In the movie, Annie Banks is an amazing daughter.  When her father complains about the cost of the wedding, she falls asleep reading an article entitled, “How to have a wedding on a budget”.  My wife and I couldn’t stop thinking about #1 and #2. We cried thinking about how much they will want us to love their husbands.  How much they will want their husbands to love our family.  I get happy when I think about some of the amazing men I know and the thought that my daughters might marry people like them…full of character, men of faith.  Then I think about the countless losers I know and then my heart sinks at the thought of them loving someone who doesn’t have the capacity to love them in a way they deserve.

I have always said to young people who have asked about kids that raising kids will bring every emotion everyday.  Joy. Fear. Anger. Laughter. Etc. Thinking about my daughters’ future weddings bring all of that times 100.  Daughters think the world of dads.  The thought of that changing saddens me though I know it is a necessary step..leaving us to become one with another.  The thought of our daughters starting a family also brings joy, fear, anxiety…all of it everyday.

It has been a few days since we saw that movie.  I am glad we saw it.  We are enjoying each day with our girls (and son) because we have already seen that time goes so fast.  We want to enjoy them while we have them with us.  Casting our hearts to the future has really changed our perspective of the present.  Things that would normally annoy us are overlooked.  Things that would make us angry are let go.  Hmmm.  Sounds like a good habit…casting our hearts to the future to determine our present….

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Brain Damage

Raising a large family is awesome.  The joy far outweigh the challenge.  As great as it is, parenting does not happen without cost.  I have found that the biggest price I have paid in being a parent is the loss of my memory.  Below are some examples of what I do sometimes because of brain damage.

1. When I call for a kid I yell all five names before I get the right one.  “#1…I mean #2…I mean #4…I mean #3…#5 get down here now!!!

2. When I am alone with the kids I will get them ready and into the car.  I start driving completely forgetting where we are going.  Sometimes I ask the kids where we are going and in the process do example #1 again.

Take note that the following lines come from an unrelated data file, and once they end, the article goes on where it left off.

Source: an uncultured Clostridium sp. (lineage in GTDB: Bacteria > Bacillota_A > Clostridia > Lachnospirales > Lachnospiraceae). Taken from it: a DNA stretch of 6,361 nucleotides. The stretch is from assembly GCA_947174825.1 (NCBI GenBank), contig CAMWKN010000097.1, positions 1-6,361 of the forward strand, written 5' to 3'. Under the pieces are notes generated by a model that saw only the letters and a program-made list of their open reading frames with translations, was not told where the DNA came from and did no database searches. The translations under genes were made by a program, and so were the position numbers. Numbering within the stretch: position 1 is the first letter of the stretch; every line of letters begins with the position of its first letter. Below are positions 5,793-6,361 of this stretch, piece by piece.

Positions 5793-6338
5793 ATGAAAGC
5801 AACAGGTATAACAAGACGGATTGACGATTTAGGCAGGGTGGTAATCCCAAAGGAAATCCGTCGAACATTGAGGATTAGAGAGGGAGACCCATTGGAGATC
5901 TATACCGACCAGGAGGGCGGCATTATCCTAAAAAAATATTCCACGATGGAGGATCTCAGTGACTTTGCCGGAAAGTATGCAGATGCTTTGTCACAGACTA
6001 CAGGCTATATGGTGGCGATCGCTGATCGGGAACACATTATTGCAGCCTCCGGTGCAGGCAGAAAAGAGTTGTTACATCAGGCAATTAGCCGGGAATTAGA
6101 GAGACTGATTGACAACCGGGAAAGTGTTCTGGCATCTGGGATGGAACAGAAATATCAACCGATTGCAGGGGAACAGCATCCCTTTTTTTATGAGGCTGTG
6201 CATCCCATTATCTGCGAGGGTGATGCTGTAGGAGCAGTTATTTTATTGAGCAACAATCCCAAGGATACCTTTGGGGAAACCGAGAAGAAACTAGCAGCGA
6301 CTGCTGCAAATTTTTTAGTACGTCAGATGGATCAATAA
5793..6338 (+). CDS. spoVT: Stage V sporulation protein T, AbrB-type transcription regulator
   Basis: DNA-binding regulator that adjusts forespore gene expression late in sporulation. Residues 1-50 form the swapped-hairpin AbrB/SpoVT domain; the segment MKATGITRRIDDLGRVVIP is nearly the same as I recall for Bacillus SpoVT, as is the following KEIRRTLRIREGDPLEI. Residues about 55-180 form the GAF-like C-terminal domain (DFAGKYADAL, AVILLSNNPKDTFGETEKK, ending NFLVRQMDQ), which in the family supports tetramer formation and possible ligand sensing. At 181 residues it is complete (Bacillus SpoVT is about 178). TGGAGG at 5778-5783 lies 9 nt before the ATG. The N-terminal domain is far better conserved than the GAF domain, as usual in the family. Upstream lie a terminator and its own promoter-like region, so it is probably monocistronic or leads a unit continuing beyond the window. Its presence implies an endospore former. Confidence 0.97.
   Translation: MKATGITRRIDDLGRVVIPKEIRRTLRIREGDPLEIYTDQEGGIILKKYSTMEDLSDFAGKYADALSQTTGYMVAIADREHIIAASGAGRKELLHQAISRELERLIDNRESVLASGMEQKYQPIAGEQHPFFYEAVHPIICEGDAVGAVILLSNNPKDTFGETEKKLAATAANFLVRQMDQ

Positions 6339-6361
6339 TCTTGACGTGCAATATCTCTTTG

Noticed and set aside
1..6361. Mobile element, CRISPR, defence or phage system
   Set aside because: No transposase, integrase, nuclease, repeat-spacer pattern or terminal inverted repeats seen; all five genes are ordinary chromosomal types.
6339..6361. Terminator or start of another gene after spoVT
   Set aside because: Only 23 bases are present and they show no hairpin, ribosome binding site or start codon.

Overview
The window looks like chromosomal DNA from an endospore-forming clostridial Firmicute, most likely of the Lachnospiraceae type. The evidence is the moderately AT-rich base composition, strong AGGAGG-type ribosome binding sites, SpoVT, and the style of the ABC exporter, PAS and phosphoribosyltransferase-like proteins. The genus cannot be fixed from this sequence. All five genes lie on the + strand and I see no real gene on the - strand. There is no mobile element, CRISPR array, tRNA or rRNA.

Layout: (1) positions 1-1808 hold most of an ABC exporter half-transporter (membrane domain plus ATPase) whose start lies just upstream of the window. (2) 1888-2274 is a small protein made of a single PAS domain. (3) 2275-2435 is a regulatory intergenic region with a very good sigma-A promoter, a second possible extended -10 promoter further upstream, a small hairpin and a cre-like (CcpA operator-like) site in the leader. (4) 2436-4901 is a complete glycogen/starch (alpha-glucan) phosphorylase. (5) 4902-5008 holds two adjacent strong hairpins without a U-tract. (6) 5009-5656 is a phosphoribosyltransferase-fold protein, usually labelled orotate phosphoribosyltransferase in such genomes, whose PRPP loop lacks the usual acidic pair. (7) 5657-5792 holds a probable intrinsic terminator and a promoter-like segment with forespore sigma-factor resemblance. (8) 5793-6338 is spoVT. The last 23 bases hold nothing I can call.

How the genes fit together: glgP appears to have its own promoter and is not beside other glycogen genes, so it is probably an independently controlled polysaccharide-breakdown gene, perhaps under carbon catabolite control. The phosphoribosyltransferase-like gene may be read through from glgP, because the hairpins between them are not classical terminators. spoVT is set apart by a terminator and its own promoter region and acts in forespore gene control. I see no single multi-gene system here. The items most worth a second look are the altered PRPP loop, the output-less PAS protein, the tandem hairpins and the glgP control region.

3. On several occasions I have gone into restaurants for take out, paid for the food, and then left without the food.  Each time the cashier had to come out after me to remind me to take the food.

4. One time #2 asked me, “Who is your favorite daughter?”  I answered, “I love all three of you different but the same amount.”  #1 replied, “But you have four daughters.”

5. The other day I took my wife’s car to the market.  When I came out I spent 15 minutes looking for my car.

6. I dial a number and by the time the person picks up I complete forget who I was calling.

7. Everyone walks into a room and forgets why they are there or what they are looking for.  Lately I walk into bathrooms because I have to pee and forget why I am there and then leave without peeing.  Seriously.  Happened a couple times last month.

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Awkward Love | the carry

Growing up I watched movies where women jumped into the arms of their men.  I saw scenes of men sweeping their wives off their feet and carrying them to the bedroom.  Since I was young I wanted this to be my reality.  Then I met my wife.  She hates being carried.  When I say hate, I mean hate.  Throughout our marriage I have tried multiple times to sweep her off her feet (literally).  The result…massive convulsions and strikes to my head with her screaming, “Put me down!  Put me down!  Stop it!”  Imagine Dustin Hoffman in Rain Man except she is hitting my head.

Most men would stop.  I am not your typical man.  In the face of such reaction I felt I needed to help my wife overcome her distaste for being carried.  So for the last 10.5 years I have tried over and over again to pick her up off her feet.  I felt that I could change her so that she could fulfill a fantasy I have.  Will I ever stop?  Will I ever leave my wife alone?

She just walked into my office while I was trying to type this entry.  I tried picking her up again.  FAIL!

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Socially Savvy

#5 is a character.  She looks exactly like #2 and has a lot of similar personality traits.  Click Here and Here to read about #2’s savvy ways.  One day we had a gathering for our extended family on my side.  My aunt, who absolutely adores the kids, went up to #5 and said, “Hi #5!  Do you remember me?  What is my name?”

#5 doesn’t even blink and replies, “I will tell you later.”

This little kid didn’t want to make my aunt sad.  Remember she is a pastor’s kid so she has a lot of adult interaction especially on Sundays.  She has seen many times how people react when she doesn’t know their names.  They express sadness.  So when my aunt asked and she didn’t know her name, she came up with that response.  Our entire extended family still talks about that exchange every time we get together.